2. Open up more, listen more, converse more. So far the blog entries are on Dell’s products, web site, etc. Except for the Laura Bosworth’s latest post — great!
  3. The name for the blog is ‘corporatish’ and is a url they don’t own (and wouldn’t want to!)

I know there’s a lot of ‘constructive criticism’ about this blog. But if you look at this from a longer term or higher level perspective, this is a move in the right direction. The alternative is they don’t participate.

7 Responses

  1. Peter Kim says:

    Great point – starting a blog resembles a personal initiative, different than any traditional marketing campaign. Traditional marketing communication typically avoids using real people to deliver a personal message (e.g. Dell Dude or Interns) and almost never involves a dialogue.
    Blogs require marketers to step out from behind the curtain and speak. To paraphrase the Wizard of Oz, “Why, anybody can have a [blog]. That’s a very mediocre commodity.” Dell had the courage to take the first step, now they can learn from your lessons and others to take the next.
    BTW, a few years ago who would have envisioned all of this free consulting being freely given to corporations?

  2. Sam: A bit off topic but thanks a million for the introduction to your dad. His blog has awesome (I was sadly unaware of it and I am now going to religiously read it!). 🙂
    PS: Oh and you are totally on point with your 3×3 on the Dell blog. I have a Dells at home for a few years, and while their service could use improvements, I am quite pleased with the machines and would buy again. I am glad they have a blog now.

  3. Ravi Kiran says:

    I went to the Dell blog after reading your post, and frankly, I am not impressed at all. Should we celebrate every time an elephant takes a one inch step? Isn’t this something they should have done years ago?
    Why does it take mammoth organisations so long to start a blog? Fear?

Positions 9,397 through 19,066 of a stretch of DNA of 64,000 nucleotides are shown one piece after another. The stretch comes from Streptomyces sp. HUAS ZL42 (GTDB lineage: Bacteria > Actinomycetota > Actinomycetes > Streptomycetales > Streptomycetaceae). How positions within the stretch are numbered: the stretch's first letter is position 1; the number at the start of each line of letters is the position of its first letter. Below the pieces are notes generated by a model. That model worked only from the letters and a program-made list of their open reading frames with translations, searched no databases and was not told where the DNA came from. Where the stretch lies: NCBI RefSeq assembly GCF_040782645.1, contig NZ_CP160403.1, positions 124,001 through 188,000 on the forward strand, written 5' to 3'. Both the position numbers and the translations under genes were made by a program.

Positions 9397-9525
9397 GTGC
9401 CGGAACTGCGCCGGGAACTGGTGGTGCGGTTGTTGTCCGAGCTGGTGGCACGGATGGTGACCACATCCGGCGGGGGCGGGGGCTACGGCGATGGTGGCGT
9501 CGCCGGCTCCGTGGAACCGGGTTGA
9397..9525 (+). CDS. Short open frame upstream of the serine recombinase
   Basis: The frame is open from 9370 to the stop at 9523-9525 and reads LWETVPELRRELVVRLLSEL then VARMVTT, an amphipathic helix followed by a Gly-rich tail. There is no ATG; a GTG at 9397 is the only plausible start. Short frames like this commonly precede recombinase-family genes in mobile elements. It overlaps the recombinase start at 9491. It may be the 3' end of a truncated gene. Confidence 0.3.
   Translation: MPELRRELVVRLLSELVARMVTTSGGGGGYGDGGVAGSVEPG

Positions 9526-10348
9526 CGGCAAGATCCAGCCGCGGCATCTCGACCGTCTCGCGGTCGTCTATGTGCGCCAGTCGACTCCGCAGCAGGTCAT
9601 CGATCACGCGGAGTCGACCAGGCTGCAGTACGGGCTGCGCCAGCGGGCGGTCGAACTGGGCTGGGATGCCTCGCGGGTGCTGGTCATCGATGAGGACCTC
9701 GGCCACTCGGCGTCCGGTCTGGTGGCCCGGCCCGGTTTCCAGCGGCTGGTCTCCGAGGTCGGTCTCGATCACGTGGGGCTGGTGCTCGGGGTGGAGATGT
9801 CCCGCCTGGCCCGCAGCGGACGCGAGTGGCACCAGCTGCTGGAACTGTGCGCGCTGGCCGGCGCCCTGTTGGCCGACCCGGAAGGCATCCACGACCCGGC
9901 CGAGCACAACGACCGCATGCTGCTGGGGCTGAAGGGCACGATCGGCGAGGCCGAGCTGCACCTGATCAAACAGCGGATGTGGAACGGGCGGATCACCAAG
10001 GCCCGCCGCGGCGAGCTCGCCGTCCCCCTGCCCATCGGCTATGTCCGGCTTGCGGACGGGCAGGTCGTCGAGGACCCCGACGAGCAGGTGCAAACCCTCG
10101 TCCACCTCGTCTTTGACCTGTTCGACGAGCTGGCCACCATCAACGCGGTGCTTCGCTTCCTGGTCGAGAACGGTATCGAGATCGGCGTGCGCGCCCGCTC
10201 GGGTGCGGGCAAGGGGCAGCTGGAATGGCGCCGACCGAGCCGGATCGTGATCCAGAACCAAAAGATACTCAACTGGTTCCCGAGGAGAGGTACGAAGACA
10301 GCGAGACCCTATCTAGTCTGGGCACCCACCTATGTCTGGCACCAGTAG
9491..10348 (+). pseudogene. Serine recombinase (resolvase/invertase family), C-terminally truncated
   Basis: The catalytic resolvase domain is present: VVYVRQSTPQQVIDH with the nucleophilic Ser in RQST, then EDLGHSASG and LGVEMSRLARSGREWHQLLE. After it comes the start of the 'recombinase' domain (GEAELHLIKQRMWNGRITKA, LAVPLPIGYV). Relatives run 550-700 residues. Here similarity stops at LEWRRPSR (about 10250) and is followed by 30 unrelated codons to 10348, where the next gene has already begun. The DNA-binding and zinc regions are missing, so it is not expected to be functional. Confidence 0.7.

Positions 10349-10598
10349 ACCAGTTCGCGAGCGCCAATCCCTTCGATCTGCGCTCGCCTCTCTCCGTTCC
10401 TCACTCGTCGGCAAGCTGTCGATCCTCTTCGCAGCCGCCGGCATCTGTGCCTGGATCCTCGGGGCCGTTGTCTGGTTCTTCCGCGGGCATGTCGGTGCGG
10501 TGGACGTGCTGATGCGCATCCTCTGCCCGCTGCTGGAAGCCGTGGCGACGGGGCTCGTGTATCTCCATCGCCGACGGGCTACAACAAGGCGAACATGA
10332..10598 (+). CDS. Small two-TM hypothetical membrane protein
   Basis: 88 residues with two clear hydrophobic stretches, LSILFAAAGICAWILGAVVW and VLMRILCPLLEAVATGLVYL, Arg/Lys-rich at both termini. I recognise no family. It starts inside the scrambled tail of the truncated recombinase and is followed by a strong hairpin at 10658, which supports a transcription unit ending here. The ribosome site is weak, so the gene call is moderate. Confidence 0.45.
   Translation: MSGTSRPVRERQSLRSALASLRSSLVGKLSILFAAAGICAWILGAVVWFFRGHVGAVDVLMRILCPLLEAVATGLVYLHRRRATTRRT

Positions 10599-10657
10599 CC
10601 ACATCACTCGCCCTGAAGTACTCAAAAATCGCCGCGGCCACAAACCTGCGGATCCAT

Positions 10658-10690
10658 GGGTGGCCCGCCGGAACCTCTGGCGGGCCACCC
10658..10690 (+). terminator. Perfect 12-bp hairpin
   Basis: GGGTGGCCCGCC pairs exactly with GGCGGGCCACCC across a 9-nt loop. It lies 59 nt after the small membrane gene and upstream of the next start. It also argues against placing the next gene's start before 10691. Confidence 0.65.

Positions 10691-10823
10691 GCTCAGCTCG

P.S. U have terrific blog yourself. I plan visiting it often.
    Also in the Dell blog, I didnt see a single post started by a non-Dell guy. Am I missing something?

  4. Sam Decker says:

    “Why does it take mammoth organizations so long to start a blog? Fear?”
    Yes, fear and culture. Fear is fear of loss of control and fear of the person or people contributing content that could be held accountable. I’ve found the higher level you get (if still in middle management) the less risks they take. And culture plays an effect to. Dell is very measurement-oriented. There is no direct connection of a blog and revenue, margin or opex within the quarter. But this is typical of any large organization. Every employee is measured by performance that can be measured to organization performance. What is the performance measurement that can tied to a blog? I don’t think many people would deny Scoble’s blogging had an impact on Microsoft? How long did it takefor it to have an impact internally and externally for Microsoft, and anyone point to a precise EPS or revenue impact? I don’t think so.
    Yes, Dell should’ve done this a long time ago. I don’t think this anyone is celebrating, but it’s worthwhile to recognize they are doing something that is overcoming the culture and fear that have held them back for so long and as a result may have a larger impact than the blog itself.

  5. Digressions says:

    Dell to Cut 70% of Promotions

    What do you think about the pricing changes announced in the spirit of customer service – especially when looked at in conjunction to the blog launch? Do you think think this is all part of a greater company shift in

  6. cgm says:

    CGM Week in Review: Dell Enters the Conversation

    In this first to know, first to tell blogging world, it’s hard to resist the temptation to drop commentary the second news or a key development breaks. On one hand bloggers often maximize their so-called social-currency by being the first

  7. The link to the cluetrain manifesto is broken – links to a domain squatter. I think the domain needs to be http://cluetrain.com